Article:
With rising food prices and concerns about the health risks of modern living, the community gardens will provide a way to share gardening skills, knowledge & space so that people can be more self sufficient and live healthier lives.
For previous generations it was common for families to have a home garden which provided food for the table and to know how to preserve food for later use. It’s hoped that such knowledge and experience from both locals and people from outside of town can be passed on to future generations.
The gardens also hope to provide a space for people in the community to work together, making Raetihi a more beautiful place to live.
A meeting to make plans and decisions about the funding will be held on Tuesday 15th March at 5:30pm at The Centre, 14-16 Seddon St, Raetihi.
All are welcome.
Invitation for all individuals, Whanau & Community Groups of Raetihi to attend a Hui based around applications for the Whanau Integration, Innovation and Engagement Fund(WIIE) which is available to support whanau to engage with each other, with whanau, communities & providers. Advice will be given and everyone…will be shown how to apply for the WIIE Funds.
Where: Te Puke Marae
When: Saturday 5th February 2011
Any queries or RSVP please don’t hesitate to contact;
Ngati Rangi Trust Office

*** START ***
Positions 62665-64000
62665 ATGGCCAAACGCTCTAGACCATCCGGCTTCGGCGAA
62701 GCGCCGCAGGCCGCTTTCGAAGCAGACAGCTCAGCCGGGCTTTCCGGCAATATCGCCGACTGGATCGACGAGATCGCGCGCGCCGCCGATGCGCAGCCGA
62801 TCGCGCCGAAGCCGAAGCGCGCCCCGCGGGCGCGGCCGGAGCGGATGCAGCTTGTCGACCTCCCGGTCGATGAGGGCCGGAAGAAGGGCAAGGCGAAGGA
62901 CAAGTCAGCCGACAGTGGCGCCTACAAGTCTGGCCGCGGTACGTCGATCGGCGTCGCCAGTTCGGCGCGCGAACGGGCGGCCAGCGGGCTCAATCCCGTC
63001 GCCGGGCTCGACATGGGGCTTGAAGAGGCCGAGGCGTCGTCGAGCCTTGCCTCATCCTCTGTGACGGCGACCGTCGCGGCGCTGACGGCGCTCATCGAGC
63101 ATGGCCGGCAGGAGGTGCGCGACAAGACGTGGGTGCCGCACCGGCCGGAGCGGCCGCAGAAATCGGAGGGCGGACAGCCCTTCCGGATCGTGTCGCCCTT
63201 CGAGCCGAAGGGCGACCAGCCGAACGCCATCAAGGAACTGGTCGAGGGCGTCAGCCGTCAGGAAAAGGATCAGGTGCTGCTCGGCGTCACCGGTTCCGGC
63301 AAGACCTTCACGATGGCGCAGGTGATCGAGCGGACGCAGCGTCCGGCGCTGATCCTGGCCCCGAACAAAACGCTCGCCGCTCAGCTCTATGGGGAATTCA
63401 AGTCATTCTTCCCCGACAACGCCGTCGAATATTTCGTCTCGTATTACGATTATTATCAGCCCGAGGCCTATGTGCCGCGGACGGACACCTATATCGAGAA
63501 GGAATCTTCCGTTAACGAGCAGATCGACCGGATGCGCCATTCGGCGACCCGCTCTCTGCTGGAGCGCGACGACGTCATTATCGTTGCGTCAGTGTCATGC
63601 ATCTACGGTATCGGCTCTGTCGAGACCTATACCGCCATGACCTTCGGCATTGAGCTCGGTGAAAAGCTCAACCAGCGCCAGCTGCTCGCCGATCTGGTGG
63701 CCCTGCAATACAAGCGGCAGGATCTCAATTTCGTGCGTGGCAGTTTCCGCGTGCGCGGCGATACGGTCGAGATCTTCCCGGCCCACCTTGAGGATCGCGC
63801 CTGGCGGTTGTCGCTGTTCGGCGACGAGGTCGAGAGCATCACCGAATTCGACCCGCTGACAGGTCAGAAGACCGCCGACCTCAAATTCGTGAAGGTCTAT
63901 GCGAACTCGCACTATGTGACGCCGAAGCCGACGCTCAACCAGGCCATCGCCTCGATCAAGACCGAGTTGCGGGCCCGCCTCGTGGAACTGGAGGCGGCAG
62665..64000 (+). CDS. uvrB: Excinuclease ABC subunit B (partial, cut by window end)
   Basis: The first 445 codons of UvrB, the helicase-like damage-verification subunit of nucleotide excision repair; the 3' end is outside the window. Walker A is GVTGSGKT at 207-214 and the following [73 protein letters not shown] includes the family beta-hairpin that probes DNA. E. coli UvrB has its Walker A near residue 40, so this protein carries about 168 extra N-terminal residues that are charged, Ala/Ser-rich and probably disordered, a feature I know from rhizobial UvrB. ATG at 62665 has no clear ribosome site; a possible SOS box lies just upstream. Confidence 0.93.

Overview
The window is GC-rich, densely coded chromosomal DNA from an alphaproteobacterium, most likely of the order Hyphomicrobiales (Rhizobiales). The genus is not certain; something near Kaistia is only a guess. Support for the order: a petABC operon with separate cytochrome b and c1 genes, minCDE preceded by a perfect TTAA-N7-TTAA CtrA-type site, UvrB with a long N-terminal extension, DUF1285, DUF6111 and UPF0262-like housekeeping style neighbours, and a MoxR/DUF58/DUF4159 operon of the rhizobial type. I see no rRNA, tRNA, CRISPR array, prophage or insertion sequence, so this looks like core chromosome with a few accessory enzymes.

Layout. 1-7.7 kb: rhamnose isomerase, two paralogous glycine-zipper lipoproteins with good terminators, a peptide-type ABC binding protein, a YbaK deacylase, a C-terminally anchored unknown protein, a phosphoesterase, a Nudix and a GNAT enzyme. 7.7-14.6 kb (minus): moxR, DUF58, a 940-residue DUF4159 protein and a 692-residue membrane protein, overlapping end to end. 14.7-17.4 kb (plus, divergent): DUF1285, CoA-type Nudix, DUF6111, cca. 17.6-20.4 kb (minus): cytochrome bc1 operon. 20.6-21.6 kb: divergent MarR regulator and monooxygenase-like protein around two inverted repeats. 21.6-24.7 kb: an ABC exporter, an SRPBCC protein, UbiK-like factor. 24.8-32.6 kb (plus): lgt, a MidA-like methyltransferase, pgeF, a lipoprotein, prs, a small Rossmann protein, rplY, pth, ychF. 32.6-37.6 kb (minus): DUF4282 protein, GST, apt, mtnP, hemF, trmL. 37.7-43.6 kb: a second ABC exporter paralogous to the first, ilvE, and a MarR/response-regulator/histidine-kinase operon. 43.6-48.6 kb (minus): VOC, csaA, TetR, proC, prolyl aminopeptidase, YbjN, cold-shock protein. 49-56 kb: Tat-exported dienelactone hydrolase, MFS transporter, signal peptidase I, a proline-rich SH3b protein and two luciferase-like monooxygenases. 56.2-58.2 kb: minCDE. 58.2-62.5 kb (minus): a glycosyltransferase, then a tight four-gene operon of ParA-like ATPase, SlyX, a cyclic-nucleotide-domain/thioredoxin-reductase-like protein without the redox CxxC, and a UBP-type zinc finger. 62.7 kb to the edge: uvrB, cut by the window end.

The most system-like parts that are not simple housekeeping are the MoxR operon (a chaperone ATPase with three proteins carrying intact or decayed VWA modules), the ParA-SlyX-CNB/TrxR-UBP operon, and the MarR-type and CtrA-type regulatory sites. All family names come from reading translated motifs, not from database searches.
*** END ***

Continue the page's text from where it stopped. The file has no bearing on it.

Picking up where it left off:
Ph: 06 3859500
Email: [email protected]
By Liz Brooker
While many academics spend years paying lip service to their research, Jude Rivlin’s thesis conclusions are set to directly benefit the Raetihi community. Affectionately called ‘A tale of two towns’, over a year was spent by local Ms Rivlin researching a comparative social study of the differences between Raetihi and Ohakune. The conclusions are a perfect compliment her new part-time position after having just being hired by the trustees of the reformed Raetihi Charitable Community Trust. Ms Rivlin’s initial research looked in to the 2006 NZ census figures and proved there was significant disparity between Raetihi and Ohakune. “Raetihi’s average income was $19,100 while Ohakune’s was $24,700, unemployment rates in Raetihi were over twice Ohakune’s rate at 7.9 percent. The most common group for employment was labourers in Raetihi; just ten minutes down the road it’s managers. Researching and hearing peoples stories this wasn’t always the way – Raetihi used to be the prosperous one. Having spent the last year exploring the two communities and how they have changed over the years I’m very excited about being able to help address some of the disparity.”